“I worked with Leeds Carnegie Basketball, and they were all incredibly supportive in my development, as well as my decision to leave,” he said.

Bambury worked with the University’s club team when it was still in its infancy, and he was the assistant for the women’s first team when it began. At the end of that year, the women’s team got promoted to Division 1, the semi-professional/professional league.

“Not everyone is paid to play in that Division, but probably four or five players per team were paid to play. So I took over the men’s development team, and left the women’s team at that point. And then two months into our season, the women played their first league game and it was obvious there were some issues, so the director asked me to come and take over the women’s program. It wasn’t the easiest start, but you learn an awful lot from a season like that. In the end, though, one girl was selected to play for the Great Britain’s women’s team, and another girl ended up being an under 20 for Hungary.”

Bambury learned a lot during his time in England, and had the opportunity to coach in the national championship in the British University Championships, as well as being the assistant coach on the gold-medal-winning British representative side during the Home Nations tournament.

He will take that experience and work hard with the RMC women’s team. One of Bambury’s goals is to get as many people out to the games as possible.

“I constantly talk about the military community being such a great influence on people’s lives, and we want varsity sports to be part of that. I had the great opportunity to sit in Colorado at the Air Force Academy, and sat in the row with all the Navy guys when Navy played Air Force, and I saw the cadets going insane,” he said. “There is that pride that you can get from varsity sports; you don’t have to be the one doing it, you can be the one supporting it. And I genuinely would love to see enthusiasm put toward varsity sports here. I really hope to see as many people out as possible, to not only women’s basketball, but men’s and women’s volleyball, soccer, fencing, whatever it is that peaks your interest. Even if it doesn’t, just come check it out, because you never know. I want to encourage people to participate, not only during intramurals, but to be a fan, to come and be a part of it.”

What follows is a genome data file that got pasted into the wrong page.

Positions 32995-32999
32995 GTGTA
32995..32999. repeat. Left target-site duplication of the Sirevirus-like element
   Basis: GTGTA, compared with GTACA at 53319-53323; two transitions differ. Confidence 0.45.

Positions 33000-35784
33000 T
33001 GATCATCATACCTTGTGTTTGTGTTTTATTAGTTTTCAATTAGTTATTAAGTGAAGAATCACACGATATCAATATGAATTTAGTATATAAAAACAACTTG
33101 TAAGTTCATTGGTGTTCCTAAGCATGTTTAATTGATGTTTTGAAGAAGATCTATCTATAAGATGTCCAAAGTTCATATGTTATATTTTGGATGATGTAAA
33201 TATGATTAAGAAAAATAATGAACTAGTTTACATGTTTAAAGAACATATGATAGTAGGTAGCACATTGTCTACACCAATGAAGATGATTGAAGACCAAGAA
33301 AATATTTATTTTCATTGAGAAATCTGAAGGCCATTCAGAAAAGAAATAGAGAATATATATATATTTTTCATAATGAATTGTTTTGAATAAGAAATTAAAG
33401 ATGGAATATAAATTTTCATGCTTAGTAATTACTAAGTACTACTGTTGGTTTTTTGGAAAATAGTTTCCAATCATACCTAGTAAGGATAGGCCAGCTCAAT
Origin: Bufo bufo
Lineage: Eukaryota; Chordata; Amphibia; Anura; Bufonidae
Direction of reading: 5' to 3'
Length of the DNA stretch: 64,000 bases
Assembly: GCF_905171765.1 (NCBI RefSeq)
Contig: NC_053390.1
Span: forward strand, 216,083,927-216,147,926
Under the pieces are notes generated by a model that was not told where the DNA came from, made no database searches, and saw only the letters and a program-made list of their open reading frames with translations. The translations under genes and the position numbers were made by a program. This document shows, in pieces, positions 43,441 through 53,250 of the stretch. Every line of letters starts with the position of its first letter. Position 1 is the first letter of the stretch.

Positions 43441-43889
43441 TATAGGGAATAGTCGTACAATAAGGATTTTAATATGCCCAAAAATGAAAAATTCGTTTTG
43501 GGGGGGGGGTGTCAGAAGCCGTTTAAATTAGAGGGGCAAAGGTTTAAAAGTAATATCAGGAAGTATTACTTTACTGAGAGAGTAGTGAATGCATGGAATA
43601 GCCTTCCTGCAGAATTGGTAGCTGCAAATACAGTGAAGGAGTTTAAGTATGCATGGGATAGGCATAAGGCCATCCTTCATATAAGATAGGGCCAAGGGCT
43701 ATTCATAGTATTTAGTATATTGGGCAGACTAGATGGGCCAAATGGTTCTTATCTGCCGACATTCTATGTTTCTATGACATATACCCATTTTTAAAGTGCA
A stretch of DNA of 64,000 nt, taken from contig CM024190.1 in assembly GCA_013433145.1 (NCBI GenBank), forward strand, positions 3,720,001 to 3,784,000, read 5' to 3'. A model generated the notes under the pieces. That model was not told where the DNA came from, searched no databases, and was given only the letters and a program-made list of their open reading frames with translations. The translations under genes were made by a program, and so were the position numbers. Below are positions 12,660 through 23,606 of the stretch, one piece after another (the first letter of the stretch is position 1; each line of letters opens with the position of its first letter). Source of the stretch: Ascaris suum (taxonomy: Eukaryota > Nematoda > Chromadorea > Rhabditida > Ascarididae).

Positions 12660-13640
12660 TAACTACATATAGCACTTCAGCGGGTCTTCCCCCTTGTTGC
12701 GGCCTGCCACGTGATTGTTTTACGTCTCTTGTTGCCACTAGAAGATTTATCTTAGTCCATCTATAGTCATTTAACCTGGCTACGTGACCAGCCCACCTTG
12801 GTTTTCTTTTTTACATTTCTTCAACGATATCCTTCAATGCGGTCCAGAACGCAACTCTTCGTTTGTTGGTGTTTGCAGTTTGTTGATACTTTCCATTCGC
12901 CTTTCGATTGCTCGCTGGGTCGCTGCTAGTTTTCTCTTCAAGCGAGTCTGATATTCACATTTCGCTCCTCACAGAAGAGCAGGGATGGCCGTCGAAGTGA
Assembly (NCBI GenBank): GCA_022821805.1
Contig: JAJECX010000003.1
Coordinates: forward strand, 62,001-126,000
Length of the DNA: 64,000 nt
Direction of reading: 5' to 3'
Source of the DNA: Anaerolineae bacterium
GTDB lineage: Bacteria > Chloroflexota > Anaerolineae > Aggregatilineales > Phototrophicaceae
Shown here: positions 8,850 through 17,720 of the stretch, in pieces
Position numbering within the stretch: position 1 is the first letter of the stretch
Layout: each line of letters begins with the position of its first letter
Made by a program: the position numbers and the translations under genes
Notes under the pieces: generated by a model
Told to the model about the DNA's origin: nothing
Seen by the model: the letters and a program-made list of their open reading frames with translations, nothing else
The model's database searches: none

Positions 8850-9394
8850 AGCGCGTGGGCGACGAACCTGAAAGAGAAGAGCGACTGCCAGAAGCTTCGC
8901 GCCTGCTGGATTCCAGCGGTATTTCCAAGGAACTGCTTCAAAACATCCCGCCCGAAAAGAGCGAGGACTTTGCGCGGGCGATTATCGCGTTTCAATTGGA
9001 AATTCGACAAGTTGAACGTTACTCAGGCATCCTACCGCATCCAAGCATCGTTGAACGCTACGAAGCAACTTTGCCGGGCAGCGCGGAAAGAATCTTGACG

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World University Championships – TKD

By: IV Felix KesserWan – Cadet Wing Training Officer

On 25 June I left Kingston for the beautifull city of Vigo, in northern Spain. The 11th world Taekwondo championships that were held there would be my first internationnal Taekwondo experience. I was representing Canada at a world event for the first time. The world university Taekwondo championship is a high calibre tournament open exclusively to university student athletes.

Five people were selected to represent Canada at this event; Kevin Hatt, a heavyweight from New Brunswick, Bradley Waterman a Welterweight from Queen’s university, Stephanie Gauthier from Winnepeg, Vanessa Larochelle-Meilleur who just graduated from RMC, and myself. Even though the team had never competed together before, we quickly developed a sense of camaraderie by training together and pushing each other to perform at a high level.

The competition stretched out over 8 days, having different weight classes compete on different days. To ensure we were prepared physically and mentally for our matches we trained twice per day. We knew that we had to be prepared because amongst the members of the other teams where a few world medalists and Olympians.

I was competing on the last day of the event which gave me time to fine tune some details and develop a good game plan. I was obviously anxious to compete but at the same time I was confident in my abilities. I faced Spain which was the home crowd favourite supported by many cheers and national chants. I didn’t deviate from my game plan keeping focused during the whole match. Unfortunately, I did not capitalise on my opportunities and made two distinct mistakes that gave my opponent his winning points. Although the match remained close through each round, I lost by the score of 5-0..

I was extremely disappointed to lose but I believe that I gained valuable experience in Spain. What I have come to realize is that there isn’t much of a gap between my level that of those at the top of the world. At this high level of competition it’s not about speed, power or technique but almost exclusively about strategy, execution and mental toughness. I’m looking forward to next year’s season, annual West Point exchange and Canadian nationals as I believe that with the experience I gained this summer and the continuous training during the year I should be able to reach the podium.

Ed Note: We received word that Vanessa Larochelle-Meilleur lost a tough 3-2 decision in her bout.